In the course of working with numerous grantees, especially when they have confronted unusual adversity, we have become increasingly aware of the need for fuller understanding of the nonprofit sector and of its generic problems. Accordingly, the small research staff of the Foundation (consisting principally of Joan Gilbert and Thomas Nygren in the Princeton office, Kevin Guthrie and Jed Bergman in the New York Office, and Sarah Turner, now a PhD candidate at the University of Michigan) has been working on a variety of projects including: (1) the adequacy of existing systems used to classify entities according to their fields of activity; (2) a "macro" analysis of the evolving populations of entities within fields such as higher education, the performing arts, and science/technology, noting changes in both size and composition; (3) the strengths and limitations of existing methods of financial reporting used by individual organizations; and (4) problems of governance, including the capacity of organizations to adapt to changing circumstances and, when necessary, to cease operations altogether.
A detailed examination by our staff of the coding used in applying the NTEE taxonomy (the National Taxonomy of Exempt Entities) to the field of higher education demonstrated that the error rate was so high as to require thorough revision. Agreement was reached on a plan to accomplish the needed reforms, and grants for this purpose were made in 1992 to Independent Sector (National Center for Charitable Statistics) and the Foundation Center. We are optimistic that improved coding will permit the NTEE system to be adopted by the Internal Revenue Service, thereby allowing students of the nonprofit sector to make much more effective use of information collected annually on the IRS's 990 Forms. Mundane as it may sound, improving the reliability and validity of this classification system is an essential first step in both charting the growth of sub-fields within the universe of nonprofit entities and analyzing the financial characteristics of sets of institutions.
A number of narrower issues of particular interest, including how one identifies "warning signals" in time to address the problems faced by institutions in potential trouble -- such as The New-York Historical Society -- can best be approached, we have come to believe, by conducting case studies. We began the case study part of our work by studying in some detail the recent histories of five leading independent research libraries (the American Antiquarian Society, the Huntington, the Folger Shakespeare Library, the Pierpont Morgan, and the Newberry). This research provided the basis for making challenge grants for endowment of the core functions of these libraries totaling $7.5 million. The grants were tied specifically to the results of the case-study analyses and to financial plans prepared by each institution to strengthen its core functions -- thereby reducing the risk of encountering problems analogous to those experienced by The New-York Historical Society.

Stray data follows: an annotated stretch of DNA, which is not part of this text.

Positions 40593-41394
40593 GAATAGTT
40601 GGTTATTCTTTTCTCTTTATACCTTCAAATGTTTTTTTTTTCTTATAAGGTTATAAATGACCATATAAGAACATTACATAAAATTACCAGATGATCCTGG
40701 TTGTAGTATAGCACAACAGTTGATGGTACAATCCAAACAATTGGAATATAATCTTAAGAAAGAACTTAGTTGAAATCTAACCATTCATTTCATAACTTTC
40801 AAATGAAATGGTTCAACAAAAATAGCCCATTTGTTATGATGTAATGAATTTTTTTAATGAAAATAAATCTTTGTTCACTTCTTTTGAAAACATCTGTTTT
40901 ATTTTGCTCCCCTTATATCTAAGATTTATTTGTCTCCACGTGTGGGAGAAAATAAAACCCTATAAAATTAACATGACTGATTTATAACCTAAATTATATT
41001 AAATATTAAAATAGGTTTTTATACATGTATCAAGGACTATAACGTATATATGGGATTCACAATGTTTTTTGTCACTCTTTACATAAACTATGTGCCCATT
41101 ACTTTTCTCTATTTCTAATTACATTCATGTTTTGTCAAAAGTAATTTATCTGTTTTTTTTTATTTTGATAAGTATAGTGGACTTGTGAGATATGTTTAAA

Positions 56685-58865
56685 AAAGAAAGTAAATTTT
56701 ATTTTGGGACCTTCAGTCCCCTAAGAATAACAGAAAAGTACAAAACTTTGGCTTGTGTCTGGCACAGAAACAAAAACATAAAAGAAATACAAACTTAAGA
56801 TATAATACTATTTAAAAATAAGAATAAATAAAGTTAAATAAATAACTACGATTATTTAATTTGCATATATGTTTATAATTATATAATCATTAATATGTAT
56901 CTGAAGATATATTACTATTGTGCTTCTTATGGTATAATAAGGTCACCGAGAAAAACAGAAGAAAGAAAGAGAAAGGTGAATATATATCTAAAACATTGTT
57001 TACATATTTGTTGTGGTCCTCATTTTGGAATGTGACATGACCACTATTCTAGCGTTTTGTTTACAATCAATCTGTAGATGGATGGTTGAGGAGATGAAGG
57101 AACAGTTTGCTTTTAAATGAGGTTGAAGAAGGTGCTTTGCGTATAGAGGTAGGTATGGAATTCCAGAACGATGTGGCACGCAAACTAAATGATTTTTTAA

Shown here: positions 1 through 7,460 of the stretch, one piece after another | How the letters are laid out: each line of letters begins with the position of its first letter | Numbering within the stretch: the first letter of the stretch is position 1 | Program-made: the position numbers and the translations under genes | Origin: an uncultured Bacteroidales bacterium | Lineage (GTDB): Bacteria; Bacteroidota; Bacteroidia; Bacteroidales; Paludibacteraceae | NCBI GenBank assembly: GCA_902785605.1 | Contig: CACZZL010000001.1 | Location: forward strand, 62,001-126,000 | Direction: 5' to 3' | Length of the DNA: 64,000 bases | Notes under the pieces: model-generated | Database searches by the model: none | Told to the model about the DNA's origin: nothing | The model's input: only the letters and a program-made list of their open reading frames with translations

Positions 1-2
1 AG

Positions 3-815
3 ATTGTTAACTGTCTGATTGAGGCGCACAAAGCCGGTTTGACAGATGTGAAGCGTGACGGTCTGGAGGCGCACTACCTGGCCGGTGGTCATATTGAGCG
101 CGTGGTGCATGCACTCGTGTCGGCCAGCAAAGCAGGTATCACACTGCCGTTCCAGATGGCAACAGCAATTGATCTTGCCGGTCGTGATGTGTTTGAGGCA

The Foundation's general interest in the functioning of nonprofit entities will have implications for a number of other fields in which we are active grantmakers. In the case of the performing arts, for example, Rachel Bellow is eager to obtain a more systematic understanding of the factors related to the financial instability of certain groups of arts organizations. Recognizing the limited capacity of any foundation to undergird the finances of individual organizations, it is possible that we can make a more lasting contribution by encouraging improvements in management and planning, while also seeking to focus attention on "structural" problems which beset entire fields.
I wish to conclude my part of this annual report by acknowledging the contributions of Kenneth J. Herr as Treasurer of the Foundation. Mr. Herr was present "at the beginning" -- on the day when The Andrew W. Mellon Foundation was established in 1969. (He also spent 1968 as Treasurer of the Bollingen/Old Dominion Foundation, having held other positions in the field of accounting before that.) For the next 23 years, through 1992, Mr. Herr served faithfully as Treasurer of this Foundation.
When I arrived in 1988, I was assured by the chairman, William O. Baker, and the president, John E. Sawyer, that one of the things that I did not have to worry about was the accuracy or the integrity of the Foundation's financial records. They were absolutely right. Ken Herr maintained the highest standards of reliability and probity. Personally, I shall always be grateful to Mr. Herr for his patient tutelage in introducing me to the mysteries of his world, including the Foundation's interest in certain coal properties (which he had monitored with uncommon care for so many years). All of us at the Foundation are in his debt.
In his characteristic way, Mr. Herr has already committed what seems like 150 percent of his post-retirement time to good causes, including extensive volunteer work. I know that I speak for our Trustees and staff, and for others, in wishing him many happy and productive years of retirement.
William G. Bowen
The Andrew W. Mellon Foundation
140 East 62nd Street
New York, NY 10021